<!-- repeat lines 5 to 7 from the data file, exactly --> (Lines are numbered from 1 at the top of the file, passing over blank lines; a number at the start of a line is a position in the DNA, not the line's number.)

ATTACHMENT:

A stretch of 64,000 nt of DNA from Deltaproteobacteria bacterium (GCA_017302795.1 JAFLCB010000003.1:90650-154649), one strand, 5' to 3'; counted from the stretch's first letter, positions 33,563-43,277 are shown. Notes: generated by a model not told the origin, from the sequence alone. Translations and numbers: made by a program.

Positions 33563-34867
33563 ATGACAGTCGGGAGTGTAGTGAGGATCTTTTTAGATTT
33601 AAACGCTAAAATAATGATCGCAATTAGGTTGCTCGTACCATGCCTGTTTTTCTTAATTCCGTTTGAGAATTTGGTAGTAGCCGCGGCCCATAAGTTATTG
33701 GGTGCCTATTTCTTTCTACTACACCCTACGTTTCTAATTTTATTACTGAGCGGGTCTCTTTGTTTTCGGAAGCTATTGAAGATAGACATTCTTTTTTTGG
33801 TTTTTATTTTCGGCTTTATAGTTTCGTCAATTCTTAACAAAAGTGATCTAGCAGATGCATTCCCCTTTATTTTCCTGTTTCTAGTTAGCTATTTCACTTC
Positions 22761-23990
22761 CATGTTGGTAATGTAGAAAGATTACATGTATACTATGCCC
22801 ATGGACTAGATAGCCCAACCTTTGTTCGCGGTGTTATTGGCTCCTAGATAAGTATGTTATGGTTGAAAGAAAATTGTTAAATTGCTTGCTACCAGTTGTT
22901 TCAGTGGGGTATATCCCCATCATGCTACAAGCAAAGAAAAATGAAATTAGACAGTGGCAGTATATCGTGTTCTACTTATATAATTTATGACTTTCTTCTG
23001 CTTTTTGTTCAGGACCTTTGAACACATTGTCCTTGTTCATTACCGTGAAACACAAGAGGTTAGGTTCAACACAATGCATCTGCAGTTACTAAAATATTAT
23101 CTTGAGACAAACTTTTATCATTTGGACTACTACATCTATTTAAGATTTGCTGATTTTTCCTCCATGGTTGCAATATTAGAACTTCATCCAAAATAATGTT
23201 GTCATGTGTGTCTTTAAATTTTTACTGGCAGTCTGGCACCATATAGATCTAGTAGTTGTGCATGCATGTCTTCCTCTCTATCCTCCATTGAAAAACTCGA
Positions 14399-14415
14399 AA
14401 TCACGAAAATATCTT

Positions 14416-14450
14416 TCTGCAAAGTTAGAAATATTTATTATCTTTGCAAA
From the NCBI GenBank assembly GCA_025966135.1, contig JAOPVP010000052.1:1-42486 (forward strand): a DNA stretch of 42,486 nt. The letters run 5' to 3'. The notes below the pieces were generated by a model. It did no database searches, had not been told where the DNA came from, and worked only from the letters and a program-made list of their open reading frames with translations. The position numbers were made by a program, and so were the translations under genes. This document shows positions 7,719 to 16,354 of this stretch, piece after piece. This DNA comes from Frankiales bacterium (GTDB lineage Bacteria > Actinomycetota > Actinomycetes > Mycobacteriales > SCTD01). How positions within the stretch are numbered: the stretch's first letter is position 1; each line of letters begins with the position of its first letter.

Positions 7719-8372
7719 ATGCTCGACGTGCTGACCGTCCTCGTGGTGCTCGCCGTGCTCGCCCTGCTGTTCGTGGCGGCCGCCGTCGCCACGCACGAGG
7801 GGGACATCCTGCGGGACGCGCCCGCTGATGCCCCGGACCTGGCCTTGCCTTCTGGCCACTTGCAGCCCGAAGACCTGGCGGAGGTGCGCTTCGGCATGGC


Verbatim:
33701 GGTGCCTATTTCTTTCTACTACACCCTACGTTTCTAATTTTATTACTGAGCGGGTCTCTTTGTTTTCGGAAGCTATTGAAGATAGACATTCTTTTTTTGG
33801 TTTTTATTTTCGGCTTTATAGTTTCGTCAATTCTTAACAAAAGTGATCTAGCAGATGCATTCCCCTTTATTTTCCTGTTTCTAGTTAGCTATTTCACTTC
Positions 22761-23990